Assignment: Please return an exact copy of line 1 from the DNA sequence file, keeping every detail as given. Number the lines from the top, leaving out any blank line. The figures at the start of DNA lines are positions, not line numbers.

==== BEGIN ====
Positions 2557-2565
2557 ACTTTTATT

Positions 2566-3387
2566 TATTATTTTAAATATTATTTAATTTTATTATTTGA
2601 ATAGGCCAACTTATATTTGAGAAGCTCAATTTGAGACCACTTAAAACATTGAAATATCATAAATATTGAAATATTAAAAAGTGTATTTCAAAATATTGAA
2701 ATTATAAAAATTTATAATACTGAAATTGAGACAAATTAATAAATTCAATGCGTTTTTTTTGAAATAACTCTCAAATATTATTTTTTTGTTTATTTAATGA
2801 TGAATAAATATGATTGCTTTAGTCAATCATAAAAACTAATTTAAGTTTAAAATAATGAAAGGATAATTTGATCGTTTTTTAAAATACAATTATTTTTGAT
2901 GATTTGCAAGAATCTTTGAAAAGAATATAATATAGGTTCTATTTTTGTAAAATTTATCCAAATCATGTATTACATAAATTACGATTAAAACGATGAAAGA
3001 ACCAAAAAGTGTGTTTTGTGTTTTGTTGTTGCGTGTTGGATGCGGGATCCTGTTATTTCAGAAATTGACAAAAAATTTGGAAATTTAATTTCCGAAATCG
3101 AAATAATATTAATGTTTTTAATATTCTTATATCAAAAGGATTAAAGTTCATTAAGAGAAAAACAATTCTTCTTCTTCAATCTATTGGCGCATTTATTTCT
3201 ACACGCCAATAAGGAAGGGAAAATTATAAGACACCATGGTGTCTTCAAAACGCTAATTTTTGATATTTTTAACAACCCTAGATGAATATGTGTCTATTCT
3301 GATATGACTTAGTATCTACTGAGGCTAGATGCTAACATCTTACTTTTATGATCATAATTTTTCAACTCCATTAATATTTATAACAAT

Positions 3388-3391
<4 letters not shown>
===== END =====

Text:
Positions 2557-2565